Jerry Lewis now claims that his film directorial debut came about when his home studio, Paramount, needed a summer-release Lewis vehicle in a hurry. Jerry and his entourage headed to the Fountainbleu hotel in Miami Beach, and 29 days later returned with The Bellboy.
As narrator Walter Winchell (and an actor pretending to be a Paramount executive in a pre-credits bit) explain, the film has no plot and no point; it merely exists for the audience's enjoyment. Lewis plays nebbishy bellhop Stanley, a nonspeaking bumbler who alternates between screwing up and taking his job too seriously.
The film's Tati-like gags involve a Volkswagen engine, an overweight guest, a woman with a come-hither voice, a very effective flash bulb, an episode at the Greyhound track, a golf tournament, and a passenger jet.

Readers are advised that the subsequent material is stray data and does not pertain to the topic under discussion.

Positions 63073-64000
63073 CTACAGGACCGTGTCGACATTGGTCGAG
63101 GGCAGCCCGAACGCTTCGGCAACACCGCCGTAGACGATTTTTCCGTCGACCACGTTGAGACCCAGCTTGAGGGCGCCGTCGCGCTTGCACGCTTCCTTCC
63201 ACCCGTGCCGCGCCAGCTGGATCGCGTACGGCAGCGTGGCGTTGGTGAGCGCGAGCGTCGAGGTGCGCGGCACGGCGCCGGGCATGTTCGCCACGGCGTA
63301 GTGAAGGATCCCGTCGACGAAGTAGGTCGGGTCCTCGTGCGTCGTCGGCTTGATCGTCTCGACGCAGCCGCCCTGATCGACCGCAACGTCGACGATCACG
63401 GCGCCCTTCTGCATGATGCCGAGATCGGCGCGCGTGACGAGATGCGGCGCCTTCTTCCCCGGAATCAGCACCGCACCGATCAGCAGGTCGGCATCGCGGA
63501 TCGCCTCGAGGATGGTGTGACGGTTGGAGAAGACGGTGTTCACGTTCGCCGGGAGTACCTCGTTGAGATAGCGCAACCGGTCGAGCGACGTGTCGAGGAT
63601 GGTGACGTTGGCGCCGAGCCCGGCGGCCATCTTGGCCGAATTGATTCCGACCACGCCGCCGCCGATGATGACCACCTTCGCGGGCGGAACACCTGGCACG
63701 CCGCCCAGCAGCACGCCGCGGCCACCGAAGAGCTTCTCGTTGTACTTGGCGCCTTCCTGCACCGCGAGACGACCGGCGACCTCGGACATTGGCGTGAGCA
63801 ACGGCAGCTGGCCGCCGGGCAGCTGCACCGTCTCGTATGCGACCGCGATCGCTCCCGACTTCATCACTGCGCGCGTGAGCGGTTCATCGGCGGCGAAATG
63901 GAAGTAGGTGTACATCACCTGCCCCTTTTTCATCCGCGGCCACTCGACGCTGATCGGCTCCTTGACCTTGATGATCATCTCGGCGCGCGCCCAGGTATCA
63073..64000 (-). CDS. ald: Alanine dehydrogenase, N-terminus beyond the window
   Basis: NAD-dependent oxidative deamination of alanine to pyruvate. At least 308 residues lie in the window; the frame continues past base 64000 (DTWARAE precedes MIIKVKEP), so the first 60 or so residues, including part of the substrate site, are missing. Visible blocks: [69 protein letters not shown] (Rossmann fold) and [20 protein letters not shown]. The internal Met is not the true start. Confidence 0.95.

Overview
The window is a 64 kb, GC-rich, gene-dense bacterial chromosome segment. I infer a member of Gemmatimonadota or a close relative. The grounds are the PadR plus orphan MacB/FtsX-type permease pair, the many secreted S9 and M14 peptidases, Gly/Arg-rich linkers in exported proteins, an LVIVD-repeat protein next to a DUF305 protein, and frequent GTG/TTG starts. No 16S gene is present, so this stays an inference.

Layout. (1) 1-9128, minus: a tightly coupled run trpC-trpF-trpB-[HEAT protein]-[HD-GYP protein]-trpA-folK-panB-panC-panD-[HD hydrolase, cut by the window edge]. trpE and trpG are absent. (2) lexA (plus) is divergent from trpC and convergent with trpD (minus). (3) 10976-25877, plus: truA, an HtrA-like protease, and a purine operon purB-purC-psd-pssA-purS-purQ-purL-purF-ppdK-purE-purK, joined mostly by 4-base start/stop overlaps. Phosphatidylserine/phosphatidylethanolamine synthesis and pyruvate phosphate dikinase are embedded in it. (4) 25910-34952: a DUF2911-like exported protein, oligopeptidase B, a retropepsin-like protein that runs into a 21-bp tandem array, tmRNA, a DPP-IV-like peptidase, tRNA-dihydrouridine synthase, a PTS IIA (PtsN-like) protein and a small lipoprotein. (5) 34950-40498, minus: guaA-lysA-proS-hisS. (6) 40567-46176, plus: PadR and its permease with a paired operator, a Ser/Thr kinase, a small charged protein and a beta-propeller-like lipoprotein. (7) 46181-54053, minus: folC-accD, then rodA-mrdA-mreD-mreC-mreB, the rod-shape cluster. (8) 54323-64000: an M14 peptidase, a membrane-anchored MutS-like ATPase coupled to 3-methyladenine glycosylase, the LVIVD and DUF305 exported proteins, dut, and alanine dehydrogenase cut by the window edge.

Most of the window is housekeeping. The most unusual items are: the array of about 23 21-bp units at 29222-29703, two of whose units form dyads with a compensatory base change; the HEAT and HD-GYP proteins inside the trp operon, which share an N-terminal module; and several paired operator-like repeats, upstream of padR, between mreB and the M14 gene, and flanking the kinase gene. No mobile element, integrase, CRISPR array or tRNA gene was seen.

Weaving in and out of the proceedings is Lewis' cowriter (and former drummer) Bill Richmond, made up as the spitting image of Stan Laurel (the real Laurel was approached to play himself, but he gently turned Jerry down, insisting that his aged appearance would disappoint his fans).
Miami habitues B.S. Pully, Joe E. Ross, Cary Middlecoff, The Novelites make cameo appearances, as does Milton Berle. Made for peanuts, The Bellboy amassed a fortune, assuring that Jerry Lewis would be permitted to direct many of his own films in the future.